Giuseppe Ateniese

THE DAVID AND GG FARBER ENDOWED CHAIR IN COMPUTER SCIENCE, PROFESSOR AND DIRECTOR
Building: Lieb
Room: 222
Phone: +1 (201) 216-3741
Email: gatenies@stevens.edu
Education

PhD in Computer Science, University of Genoa (Italy), 2000

Laurea (M.Sc.) in Computer Science, University of Salerno (Italy), 1995

I'm blessed to have had Gene Tsudik as my PhD advisor and Alfredo De Santis as my M.Sc. advisor.


 

Research

Network Security and Applied Cryptography.

Papers

Google Scholar

DBLP

 

Some recent news about my research:

Blockchain Just Got Much More Powerful (Stevens)

Accenture Launches A Way To Edit Blockchains (Forbes)

A blockchain you can edit? (Banking Exchange)

Accenture to unveil blockchain editing technique (Finantial Times)

Accenture breaks blockchain taboo with editing system (Reuters)

Inside the latest blockchain battle (VIDEO)

German, French (Le Monde), Italian

Downside of Bitcoin: A Ledger That Can’t Be Corrected (NYT)

Is an Editable Blockchain the Future of Finance? (MIT Tech Review)

Accenture announces creation of an editable blockchain, but Bitcoin users need not worry (TechRepublic)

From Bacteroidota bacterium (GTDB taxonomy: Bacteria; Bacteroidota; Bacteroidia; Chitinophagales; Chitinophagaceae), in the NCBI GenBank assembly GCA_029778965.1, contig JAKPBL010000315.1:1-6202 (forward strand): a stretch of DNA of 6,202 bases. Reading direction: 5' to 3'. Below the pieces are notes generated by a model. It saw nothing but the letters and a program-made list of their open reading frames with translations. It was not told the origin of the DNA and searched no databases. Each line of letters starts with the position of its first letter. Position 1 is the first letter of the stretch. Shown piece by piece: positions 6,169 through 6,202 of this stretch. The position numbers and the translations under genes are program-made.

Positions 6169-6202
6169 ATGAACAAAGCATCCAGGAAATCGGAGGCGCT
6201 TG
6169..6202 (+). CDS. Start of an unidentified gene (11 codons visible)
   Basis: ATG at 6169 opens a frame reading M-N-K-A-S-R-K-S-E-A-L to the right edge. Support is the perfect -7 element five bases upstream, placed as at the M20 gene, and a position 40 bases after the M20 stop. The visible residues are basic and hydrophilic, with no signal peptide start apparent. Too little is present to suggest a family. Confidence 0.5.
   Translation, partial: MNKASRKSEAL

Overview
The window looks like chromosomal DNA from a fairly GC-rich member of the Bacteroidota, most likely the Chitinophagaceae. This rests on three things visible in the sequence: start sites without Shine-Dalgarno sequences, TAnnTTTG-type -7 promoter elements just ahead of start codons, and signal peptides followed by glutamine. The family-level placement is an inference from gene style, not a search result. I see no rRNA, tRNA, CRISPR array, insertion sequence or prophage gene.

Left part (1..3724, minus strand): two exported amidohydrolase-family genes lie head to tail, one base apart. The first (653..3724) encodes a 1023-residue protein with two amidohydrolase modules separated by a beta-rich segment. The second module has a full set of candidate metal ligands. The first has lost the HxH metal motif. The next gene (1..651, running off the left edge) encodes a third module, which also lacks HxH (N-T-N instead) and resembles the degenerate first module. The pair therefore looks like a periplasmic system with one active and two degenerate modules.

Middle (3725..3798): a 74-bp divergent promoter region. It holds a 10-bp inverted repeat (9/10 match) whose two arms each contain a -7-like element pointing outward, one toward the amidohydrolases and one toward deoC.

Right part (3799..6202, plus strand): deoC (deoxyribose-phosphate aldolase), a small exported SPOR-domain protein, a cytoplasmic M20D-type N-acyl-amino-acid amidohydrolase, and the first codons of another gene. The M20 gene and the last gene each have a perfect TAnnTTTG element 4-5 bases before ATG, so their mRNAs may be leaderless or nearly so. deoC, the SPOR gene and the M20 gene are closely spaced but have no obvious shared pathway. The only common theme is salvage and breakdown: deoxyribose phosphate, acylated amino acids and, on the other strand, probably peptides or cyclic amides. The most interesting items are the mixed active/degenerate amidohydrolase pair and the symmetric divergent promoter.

Accenture Debuts Prototype of ‘Editable’ Blockchain for Enterprise and Permissioned Systems (Accenture)


 

General Information

Giuseppe Ateniese is the David and GG Farber Endowed Chair in Computer Science and department director at Stevens Institute of Technology. He was with Sapienza-University of Rome (Italy) and Assistant/Associate Professor at Johns Hopkins University (USA), and one of the founders of the JHU Information Security Institute. He was a researcher at IBM Zurich Research lab (Switzerland) and scientist at the Information Sciences Institute of the University of Southern California (USA). He also briefly worked as visiting professor at Microsoft in Redmond (USA). He received the NSF CAREER Award for his research in privacy and security, and the Google Faculty Research Award and the IBM Faculty Award for his research on cloud security. He has contributed to areas such as proxy re-cryptography, anonymous communication, two-party computation, secure storage, and provable data possession. He has served in the program committees of international security conferences (such as ACM CCS, IEEE Oakland, and NDSS) and as panelist of the US National Science Foundation.
He is currently working on cloud security and machine learning applied to security and intelligence issues for which he received an IBM SUR Award. He is also investigating new security applications for decentralized computing based on the blockchain/bitcoin technology.

Joined Stevens in January 2016.



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My GPG/PGP Public Key